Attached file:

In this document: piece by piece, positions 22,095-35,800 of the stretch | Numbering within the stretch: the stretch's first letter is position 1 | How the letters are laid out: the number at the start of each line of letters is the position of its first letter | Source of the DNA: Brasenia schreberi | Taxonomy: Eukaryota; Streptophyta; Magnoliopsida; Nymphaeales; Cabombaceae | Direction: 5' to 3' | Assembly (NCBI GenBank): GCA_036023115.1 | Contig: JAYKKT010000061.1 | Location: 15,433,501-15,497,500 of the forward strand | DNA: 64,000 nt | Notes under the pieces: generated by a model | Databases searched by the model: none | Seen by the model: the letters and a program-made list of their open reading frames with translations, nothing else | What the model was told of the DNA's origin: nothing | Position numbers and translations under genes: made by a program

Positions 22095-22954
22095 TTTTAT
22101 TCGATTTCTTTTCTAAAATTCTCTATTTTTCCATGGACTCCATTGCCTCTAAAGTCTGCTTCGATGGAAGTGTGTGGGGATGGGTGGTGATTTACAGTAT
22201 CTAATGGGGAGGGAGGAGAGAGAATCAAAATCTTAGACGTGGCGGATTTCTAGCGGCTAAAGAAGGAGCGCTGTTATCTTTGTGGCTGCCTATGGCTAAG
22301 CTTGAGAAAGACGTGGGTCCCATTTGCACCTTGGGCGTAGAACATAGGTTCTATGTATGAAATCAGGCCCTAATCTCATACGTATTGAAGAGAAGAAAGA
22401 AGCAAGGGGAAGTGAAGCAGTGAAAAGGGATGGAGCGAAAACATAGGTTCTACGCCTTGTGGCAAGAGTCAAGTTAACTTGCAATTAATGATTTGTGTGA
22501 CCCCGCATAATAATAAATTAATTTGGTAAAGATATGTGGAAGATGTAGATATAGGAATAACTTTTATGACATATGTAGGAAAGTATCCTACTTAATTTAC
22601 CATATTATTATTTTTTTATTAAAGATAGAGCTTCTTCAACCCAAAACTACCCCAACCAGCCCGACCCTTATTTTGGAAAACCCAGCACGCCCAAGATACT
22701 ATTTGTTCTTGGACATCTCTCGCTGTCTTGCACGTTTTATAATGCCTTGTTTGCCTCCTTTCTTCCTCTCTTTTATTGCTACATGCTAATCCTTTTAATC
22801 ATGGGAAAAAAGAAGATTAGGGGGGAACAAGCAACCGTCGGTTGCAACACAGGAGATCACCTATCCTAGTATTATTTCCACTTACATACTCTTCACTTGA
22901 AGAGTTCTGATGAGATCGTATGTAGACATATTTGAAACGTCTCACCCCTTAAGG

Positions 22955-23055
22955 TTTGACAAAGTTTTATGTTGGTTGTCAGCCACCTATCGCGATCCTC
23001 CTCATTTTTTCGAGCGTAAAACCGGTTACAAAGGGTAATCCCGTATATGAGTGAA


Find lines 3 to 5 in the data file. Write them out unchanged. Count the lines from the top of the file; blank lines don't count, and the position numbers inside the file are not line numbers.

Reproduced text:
22095 TTTTAT
22101 TCGATTTCTTTTCTAAAATTCTCTATTTTTCCATGGACTCCATTGCCTCTAAAGTCTGCTTCGATGGAAGTGTGTGGGGATGGGTGGTGATTTACAGTAT
22201 CTAATGGGGAGGGAGGAGAGAGAATCAAAATCTTAGACGTGGCGGATTTCTAGCGGCTAAAGAAGGAGCGCTGTTATCTTTGTGGCTGCCTATGGCTAAG